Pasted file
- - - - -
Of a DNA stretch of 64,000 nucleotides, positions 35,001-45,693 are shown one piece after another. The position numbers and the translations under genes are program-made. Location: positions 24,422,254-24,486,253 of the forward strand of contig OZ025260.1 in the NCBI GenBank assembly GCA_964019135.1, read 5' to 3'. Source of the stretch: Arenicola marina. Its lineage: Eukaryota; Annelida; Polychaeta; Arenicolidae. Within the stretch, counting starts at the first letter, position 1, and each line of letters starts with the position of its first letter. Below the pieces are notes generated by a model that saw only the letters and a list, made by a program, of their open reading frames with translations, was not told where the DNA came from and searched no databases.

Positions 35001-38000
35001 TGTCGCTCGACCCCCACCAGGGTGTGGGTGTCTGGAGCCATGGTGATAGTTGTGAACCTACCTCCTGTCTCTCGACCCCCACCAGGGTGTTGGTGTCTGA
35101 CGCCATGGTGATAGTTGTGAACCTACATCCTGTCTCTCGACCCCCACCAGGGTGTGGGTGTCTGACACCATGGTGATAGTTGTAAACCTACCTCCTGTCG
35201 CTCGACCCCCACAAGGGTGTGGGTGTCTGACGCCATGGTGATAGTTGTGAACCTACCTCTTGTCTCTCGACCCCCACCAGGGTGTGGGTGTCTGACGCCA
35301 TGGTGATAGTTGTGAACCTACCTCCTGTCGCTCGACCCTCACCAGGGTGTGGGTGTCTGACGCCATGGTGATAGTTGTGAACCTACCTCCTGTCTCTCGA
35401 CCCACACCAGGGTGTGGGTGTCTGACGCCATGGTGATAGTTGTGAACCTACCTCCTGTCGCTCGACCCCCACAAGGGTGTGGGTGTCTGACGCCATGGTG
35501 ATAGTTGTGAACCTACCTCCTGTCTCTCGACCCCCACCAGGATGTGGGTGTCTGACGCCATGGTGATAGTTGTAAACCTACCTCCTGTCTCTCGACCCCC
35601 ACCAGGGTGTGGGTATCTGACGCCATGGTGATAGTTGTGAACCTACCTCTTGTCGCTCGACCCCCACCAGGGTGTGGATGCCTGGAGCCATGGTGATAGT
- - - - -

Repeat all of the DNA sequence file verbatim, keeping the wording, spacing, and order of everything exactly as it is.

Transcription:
Of a DNA stretch of 64,000 nucleotides, positions 35,001-45,693 are shown one piece after another. The position numbers and the translations under genes are program-made. Location: positions 24,422,254-24,486,253 of the forward strand of contig OZ025260.1 in the NCBI GenBank assembly GCA_964019135.1, read 5' to 3'. Source of the stretch: Arenicola marina. Its lineage: Eukaryota; Annelida; Polychaeta; Arenicolidae. Within the stretch, counting starts at the first letter, position 1, and each line of letters starts with the position of its first letter. Below the pieces are notes generated by a model that saw only the letters and a list, made by a program, of their open reading frames with translations, was not told where the DNA came from and searched no databases.

Positions 35001-38000
35001 TGTCGCTCGACCCCCACCAGGGTGTGGGTGTCTGGAGCCATGGTGATAGTTGTGAACCTACCTCCTGTCTCTCGACCCCCACCAGGGTGTTGGTGTCTGA
35101 CGCCATGGTGATAGTTGTGAACCTACATCCTGTCTCTCGACCCCCACCAGGGTGTGGGTGTCTGACACCATGGTGATAGTTGTAAACCTACCTCCTGTCG
35201 CTCGACCCCCACAAGGGTGTGGGTGTCTGACGCCATGGTGATAGTTGTGAACCTACCTCTTGTCTCTCGACCCCCACCAGGGTGTGGGTGTCTGACGCCA
35301 TGGTGATAGTTGTGAACCTACCTCCTGTCGCTCGACCCTCACCAGGGTGTGGGTGTCTGACGCCATGGTGATAGTTGTGAACCTACCTCCTGTCTCTCGA
35401 CCCACACCAGGGTGTGGGTGTCTGACGCCATGGTGATAGTTGTGAACCTACCTCCTGTCGCTCGACCCCCACAAGGGTGTGGGTGTCTGACGCCATGGTG
35501 ATAGTTGTGAACCTACCTCCTGTCTCTCGACCCCCACCAGGATGTGGGTGTCTGACGCCATGGTGATAGTTGTAAACCTACCTCCTGTCTCTCGACCCCC
35601 ACCAGGGTGTGGGTATCTGACGCCATGGTGATAGTTGTGAACCTACCTCTTGTCGCTCGACCCCCACCAGGGTGTGGATGCCTGGAGCCATGGTGATAGT